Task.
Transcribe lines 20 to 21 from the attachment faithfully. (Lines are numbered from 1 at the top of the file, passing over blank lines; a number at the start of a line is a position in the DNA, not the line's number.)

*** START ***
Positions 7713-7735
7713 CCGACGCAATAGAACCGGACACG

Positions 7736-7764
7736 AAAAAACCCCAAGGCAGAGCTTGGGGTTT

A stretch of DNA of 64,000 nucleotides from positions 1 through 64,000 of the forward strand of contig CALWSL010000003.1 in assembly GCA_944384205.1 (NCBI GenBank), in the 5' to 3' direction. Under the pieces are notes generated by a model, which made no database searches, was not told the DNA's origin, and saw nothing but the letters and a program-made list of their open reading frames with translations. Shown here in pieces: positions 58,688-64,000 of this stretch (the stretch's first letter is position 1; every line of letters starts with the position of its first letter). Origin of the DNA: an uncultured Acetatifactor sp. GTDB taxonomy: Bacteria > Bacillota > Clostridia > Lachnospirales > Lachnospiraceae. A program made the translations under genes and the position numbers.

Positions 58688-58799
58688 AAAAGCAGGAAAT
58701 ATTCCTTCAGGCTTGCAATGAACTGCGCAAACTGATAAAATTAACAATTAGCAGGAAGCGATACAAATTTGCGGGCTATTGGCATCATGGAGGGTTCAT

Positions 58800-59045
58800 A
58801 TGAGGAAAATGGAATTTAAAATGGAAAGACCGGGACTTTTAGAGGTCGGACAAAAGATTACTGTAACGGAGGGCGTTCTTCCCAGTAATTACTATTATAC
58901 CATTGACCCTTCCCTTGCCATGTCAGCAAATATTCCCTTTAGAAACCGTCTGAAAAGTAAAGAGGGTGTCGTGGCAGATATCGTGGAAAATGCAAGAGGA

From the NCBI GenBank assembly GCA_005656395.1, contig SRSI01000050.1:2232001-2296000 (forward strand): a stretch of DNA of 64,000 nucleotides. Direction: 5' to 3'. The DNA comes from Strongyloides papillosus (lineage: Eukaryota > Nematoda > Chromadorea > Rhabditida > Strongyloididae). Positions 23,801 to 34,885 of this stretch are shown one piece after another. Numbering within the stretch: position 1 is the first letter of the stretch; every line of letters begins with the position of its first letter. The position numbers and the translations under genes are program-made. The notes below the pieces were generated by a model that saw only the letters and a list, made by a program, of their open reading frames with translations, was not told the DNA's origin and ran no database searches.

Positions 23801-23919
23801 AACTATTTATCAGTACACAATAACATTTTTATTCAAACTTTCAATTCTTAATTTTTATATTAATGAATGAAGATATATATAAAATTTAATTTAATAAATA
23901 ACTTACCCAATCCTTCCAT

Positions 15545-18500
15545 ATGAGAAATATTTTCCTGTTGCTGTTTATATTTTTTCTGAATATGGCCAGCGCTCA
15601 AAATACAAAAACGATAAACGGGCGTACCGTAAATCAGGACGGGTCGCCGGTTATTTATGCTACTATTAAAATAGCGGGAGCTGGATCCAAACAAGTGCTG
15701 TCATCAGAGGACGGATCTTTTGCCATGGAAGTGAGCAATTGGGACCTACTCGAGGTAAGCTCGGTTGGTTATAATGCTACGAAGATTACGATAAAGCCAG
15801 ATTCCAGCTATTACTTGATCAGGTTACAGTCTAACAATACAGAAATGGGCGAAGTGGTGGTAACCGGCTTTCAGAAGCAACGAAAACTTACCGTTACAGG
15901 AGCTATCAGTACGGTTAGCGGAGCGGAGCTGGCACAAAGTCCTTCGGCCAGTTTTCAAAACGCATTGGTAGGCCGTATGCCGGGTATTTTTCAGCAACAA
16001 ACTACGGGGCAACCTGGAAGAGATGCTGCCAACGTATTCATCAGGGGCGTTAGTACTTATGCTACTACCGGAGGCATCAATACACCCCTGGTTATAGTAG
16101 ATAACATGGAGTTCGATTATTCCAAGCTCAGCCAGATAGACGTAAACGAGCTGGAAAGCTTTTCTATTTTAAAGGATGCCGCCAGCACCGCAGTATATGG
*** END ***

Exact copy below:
15701 TCATCAGAGGACGGATCTTTTGCCATGGAAGTGAGCAATTGGGACCTACTCGAGGTAAGCTCGGTTGGTTATAATGCTACGAAGATTACGATAAAGCCAG
15801 ATTCCAGCTATTACTTGATCAGGTTACAGTCTAACAATACAGAAATGGGCGAAGTGGTGGTAACCGGCTTTCAGAAGCAACGAAAACTTACCGTTACAGG